(MoneyWatch) Yesterday I advised reviewing your asset allocation and location strategies as a way to minimize
Equity investments in after-tax accounts are eligible for the reduced federal income tax rate of 15 percent that applies to realized long-term capital gains and qualified dividend payments. To be eligible for long-term capital gain treatment, you'll need to hold your investments for more than one year. (Note that equity investments in tax-advantaged accounts, such as IRAs and 401(k) accounts, aren't eligible for this special tax treatment. Any amount removed from a traditional IRA or 401(k) is subject to ordinary income taxes upon withdrawal.)
Bonds and cash investments are also taxed at ordinary income tax rates in after-tax accounts (unless they're municipal bonds). In traditional IRA and 401(k) accounts, the principal and income from bond and cash investments are taxed at ordinary income tax rates when withdrawn.
If you have both tax-advantaged accounts and after-tax investments, you'll most likely pay less income tax over your lifetime if your after-tax accounts hold the stock investments that will receive the reduced federal income tax rate on capital gains and qualified dividends. Use your IRAs and 401(k) accounts to hold your bond and cash investments, since they don't receive any special tax treatment when held outside a tax-advantaged account.
It's a good time to review your Forms 1099-INT to see if during 2011 you had substantial amounts of taxable ordinary income due to interest on bond and cash investments. Also examine your IRA and 401(k) statements to see if you're holding substantial equity investments.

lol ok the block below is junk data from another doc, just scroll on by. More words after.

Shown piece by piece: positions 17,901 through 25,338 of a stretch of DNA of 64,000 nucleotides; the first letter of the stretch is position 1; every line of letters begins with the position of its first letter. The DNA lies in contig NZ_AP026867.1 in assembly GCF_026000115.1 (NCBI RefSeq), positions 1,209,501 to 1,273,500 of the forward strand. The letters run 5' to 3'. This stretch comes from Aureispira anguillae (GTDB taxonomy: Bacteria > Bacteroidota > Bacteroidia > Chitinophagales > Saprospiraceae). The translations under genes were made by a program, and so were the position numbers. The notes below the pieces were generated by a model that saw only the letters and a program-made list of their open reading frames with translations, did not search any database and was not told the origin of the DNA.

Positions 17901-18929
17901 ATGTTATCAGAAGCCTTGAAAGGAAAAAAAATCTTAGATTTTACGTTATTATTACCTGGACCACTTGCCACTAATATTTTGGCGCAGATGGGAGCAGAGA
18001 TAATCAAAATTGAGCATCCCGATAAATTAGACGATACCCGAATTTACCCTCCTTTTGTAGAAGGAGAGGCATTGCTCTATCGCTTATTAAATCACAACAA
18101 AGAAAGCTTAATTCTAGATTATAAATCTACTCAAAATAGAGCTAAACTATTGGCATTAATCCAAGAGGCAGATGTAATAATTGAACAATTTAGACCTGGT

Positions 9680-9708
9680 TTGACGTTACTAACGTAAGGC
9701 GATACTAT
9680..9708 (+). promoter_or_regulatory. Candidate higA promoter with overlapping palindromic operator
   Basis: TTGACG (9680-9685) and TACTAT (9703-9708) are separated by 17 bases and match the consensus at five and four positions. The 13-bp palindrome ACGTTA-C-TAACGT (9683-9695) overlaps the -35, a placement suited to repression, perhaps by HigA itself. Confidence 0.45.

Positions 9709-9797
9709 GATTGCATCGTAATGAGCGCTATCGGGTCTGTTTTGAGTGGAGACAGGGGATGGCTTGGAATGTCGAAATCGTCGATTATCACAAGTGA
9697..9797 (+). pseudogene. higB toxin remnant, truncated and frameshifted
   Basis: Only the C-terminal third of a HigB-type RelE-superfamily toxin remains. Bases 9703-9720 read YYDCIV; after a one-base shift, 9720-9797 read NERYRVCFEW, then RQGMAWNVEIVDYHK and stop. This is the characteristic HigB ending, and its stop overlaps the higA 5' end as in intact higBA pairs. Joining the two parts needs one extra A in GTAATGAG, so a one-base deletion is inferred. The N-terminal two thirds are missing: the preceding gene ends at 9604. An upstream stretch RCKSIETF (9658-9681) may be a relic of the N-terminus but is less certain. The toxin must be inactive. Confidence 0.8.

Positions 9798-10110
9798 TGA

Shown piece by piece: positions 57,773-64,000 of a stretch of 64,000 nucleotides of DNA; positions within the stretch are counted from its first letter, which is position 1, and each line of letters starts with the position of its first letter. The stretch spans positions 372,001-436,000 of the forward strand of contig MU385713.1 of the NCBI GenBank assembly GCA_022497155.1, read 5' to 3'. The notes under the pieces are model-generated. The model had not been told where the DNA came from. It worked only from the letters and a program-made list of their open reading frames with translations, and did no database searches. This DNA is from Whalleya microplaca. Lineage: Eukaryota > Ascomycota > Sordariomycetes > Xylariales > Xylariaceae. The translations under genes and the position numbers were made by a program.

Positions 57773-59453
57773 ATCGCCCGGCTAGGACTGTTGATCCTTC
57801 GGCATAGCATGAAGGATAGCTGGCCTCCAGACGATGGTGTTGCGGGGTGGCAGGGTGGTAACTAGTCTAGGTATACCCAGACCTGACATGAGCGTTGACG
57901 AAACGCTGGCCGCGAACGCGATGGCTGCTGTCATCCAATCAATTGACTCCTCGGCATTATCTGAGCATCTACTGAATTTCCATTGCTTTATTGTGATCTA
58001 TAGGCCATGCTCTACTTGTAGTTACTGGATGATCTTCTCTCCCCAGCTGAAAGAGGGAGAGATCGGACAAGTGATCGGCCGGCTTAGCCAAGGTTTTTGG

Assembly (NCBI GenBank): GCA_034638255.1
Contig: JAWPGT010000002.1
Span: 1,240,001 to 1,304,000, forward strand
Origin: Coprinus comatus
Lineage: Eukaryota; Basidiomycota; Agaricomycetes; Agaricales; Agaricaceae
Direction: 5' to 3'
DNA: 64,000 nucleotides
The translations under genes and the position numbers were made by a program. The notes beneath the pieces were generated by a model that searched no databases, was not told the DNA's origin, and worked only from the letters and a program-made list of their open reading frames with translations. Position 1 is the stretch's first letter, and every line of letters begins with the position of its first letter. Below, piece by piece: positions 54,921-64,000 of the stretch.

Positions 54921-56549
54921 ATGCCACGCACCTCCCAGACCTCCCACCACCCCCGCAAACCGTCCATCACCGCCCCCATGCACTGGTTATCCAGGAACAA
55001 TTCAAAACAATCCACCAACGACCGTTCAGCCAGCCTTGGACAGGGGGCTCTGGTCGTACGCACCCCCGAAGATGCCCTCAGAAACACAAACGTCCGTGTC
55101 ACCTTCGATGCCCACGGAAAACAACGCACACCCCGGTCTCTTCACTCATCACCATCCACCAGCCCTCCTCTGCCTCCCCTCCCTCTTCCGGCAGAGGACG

While there can be good reasons to hold stocks in your IRA or 401(k) account to profit from long-term growth, many people make the mistake of allocating the investments in these accounts without considering their other after-tax investments. A better approach is to make your asset allocation decisions taking into account both your tax-advantaged accounts and after-tax investments. Holding stock investments in after-tax accounts and bond investments in tax-advantaged accounts might reduce your income taxes.
This strategy has another advantage: It can help minimize the required minimum distributions (RMD) you'll need to make from your traditional IRA and 401(k) accounts beginning at age 70-1/2. Let's see how this can work.
The usual investment theory is that you hold stocks for growth and bonds for income and safety. So you'd expect your stock investments to grow faster than your bond investments (though this doesn't always happen). If you hold your faster-growing investments -- stocks -- outside your IRA and 401(k) accounts, these are free to grow without worrying about the RMD. By keeping your slower-growing investments -- bonds and cash -- inside tax-advantaged accounts, you'll reduce how much of your total retirement savings are subject to the RMD.
As with the strategy I described yesterday, proceed carefully. Look at your unrealized gains in the after-tax funds you have that hold bonds; given the recent decline in interest rates, it's possible you might generate taxable capital gains on the sale of the funds that hold bonds.
Be cautious: The reduced tax rate on capital gains and dividend income might be revisited after the upcoming election, as part of a congressional effort to simplify the tax code (in your dreams!). In theory, though, whether these tax rates change likely depends on who wins the presidential election and which party controls Congress.
As long as you're spending time prepping for your tax returns, take a little extra time to review your investments -- think about how you can redeploy your tax-advantaged and after-tax investment accounts. You might be able to decrease your income taxes, increasing your retirement savings. And who can argue with that?
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